The used car market has always been a thriving trade. Where there’s money to be made or a bargain to be sniffed out; punters have been wheeling and dealing automobiles since the earliest days of the industry. But the internet seen the practice totally explode, with popular online auction sites offering inexpensive advertisements that reach huge volumes of potential buyers. The game has changed, allowing any John Doe to buy, sell, or even run an online business through the power of online connectivity.
But with so much money exchanging hands, it wasn’t long before there was a criminal presence greedily trying to grab its slice of the pie. Unlike telephone or in-person enquiries, the faceless nature of the internet keeps the identity of criminals hidden, which ultimately makes it rife for scams. Indeed, sadly the used car market is now marred by the fraudsters and con artists who prey on the innocence of unsuspecting people.
Even those that think they’re pretty internet-wise when it comes to these sorts of unsavory practices probably aren’t aware of just cunning scammers can be. This is well beyond spam emails celebrating a million dollar inheritance from a long lost relative; criminals are now going to great lengths to lay their traps and scope out their targets.
Fake adverts litter websites such as eBay and Craigslist, hoping to bait targets with juicy low-price offers or fabricated images of mint-condition vehicles. And these vehicles are often cheap family-cars or older imports, whose lower cost seems to legitimize them to individuals that only suspect foul play on exotic too-good-to-be-true adverts. But it is, in fact, the opposite end of the spectrum that is most at threat.
In February last year, a Cleveland woman was ripped off by a scammer that had convinced her to purchase loaded eBay cards to pay for the $3000 Nissan Murano. The scammer himself had voiced concerns about fraud, suggesting the eBay card system would serve as protection for them both. To add credibility to his claim, the fraudster sent fake eBay customer representative emails issuing seemingly legitimate instructions. The lady promptly bought 6 $500 eBay cards and handed the codes over to the “representative”, ignorant to the scammer's scheme.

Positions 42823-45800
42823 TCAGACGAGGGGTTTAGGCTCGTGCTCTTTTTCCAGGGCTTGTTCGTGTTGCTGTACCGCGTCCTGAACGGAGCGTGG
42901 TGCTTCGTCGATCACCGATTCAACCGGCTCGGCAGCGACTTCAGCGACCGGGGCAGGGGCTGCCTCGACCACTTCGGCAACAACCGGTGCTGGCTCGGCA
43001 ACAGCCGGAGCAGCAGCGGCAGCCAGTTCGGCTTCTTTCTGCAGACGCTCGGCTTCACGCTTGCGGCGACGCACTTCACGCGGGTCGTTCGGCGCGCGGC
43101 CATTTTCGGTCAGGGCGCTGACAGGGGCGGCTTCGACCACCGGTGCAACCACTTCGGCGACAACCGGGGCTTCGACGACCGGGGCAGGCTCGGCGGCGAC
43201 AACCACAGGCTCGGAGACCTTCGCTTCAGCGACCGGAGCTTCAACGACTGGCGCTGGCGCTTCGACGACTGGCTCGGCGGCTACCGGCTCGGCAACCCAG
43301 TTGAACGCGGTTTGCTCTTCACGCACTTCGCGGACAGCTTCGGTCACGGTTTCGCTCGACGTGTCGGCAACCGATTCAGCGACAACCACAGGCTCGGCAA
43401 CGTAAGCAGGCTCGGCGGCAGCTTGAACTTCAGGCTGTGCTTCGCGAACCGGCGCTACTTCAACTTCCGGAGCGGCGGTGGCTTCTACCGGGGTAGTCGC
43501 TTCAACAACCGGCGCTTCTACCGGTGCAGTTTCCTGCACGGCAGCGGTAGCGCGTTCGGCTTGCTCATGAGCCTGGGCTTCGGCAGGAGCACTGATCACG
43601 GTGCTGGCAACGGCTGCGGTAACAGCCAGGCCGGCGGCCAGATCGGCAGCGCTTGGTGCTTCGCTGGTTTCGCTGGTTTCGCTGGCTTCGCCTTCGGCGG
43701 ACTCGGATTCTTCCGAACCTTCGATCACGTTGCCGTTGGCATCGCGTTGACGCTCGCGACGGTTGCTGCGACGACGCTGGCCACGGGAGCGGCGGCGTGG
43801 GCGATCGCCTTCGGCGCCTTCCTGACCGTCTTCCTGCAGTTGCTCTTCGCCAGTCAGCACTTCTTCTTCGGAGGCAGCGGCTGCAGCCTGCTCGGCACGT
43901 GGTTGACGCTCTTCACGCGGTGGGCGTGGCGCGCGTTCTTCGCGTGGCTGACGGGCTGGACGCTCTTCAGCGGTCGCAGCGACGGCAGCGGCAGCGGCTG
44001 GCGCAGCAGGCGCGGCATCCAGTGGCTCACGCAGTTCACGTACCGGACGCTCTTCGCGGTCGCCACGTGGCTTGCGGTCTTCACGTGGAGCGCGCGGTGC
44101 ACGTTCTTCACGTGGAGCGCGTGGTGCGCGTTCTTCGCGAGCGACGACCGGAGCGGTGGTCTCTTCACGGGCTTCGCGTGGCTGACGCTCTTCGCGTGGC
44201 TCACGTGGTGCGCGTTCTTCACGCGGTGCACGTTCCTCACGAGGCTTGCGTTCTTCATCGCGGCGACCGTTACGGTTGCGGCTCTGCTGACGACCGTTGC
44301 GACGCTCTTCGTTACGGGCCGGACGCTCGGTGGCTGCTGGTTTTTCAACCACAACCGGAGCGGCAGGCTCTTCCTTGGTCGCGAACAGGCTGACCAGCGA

As a seller, your own listings are equally at risk from devious con artists, too. Harry Harphant learned the hard way: having listed his Honda Prelude on Craigslist for $3000, he was contacted by an interested party via text message. The buyer claimed to live in South Carolina and wanted the car shipped to him, so he included an additional $2450 in the check to cover that cost. After waiting for a token few days for the check to clear, Harphant wired through $2450 to the “shipper”. Yep, you guessed it: the check bounced and the “shipper” was, in fact, a scam artist.
Now, having just read both of those instances, you’re probably shaking your head in pity, half feeling sorry for the victims, half smirking at their ignorance. But you’d be amazed at how easy it is to fall into such pitfalls when in the midst of the emotion of a sale. Not to mention, how convincing the acting skills of these professional scam artists can be. Sadly, in most cases, it seems the more trusting one is, the more likely they are to be taken advantage of. Similarly, the greater the importance of a successfully completed the transaction by the innocent party, the more they are exposed.
It’s all too easy to start cutting corners because outside factors distort your better judgement. You might rush through procedures to capitalize on a hot deal, or maybe the allure of a quick sale for a much needed financial boost encourages you to break your own rules.
Whatever circumstances have brought you into the second-hand car market, just remember to lay out guidelines and hold yourself responsible for sticking to them. A good place to start is to refer to our car selling guide, where we issue a bit of advice on how to stay safe when it comes to exchanging vehicle. But the basic rule of thumb is to screen the other party involved: get their full name, speak to them in person, and never accept check or any form of e-payment unless it is a legitimate bank transfer.
http://www.tmj4.com/money/ consumer/dont-waste-your- money/man-loses-2500-to- craigslist-used-car-scam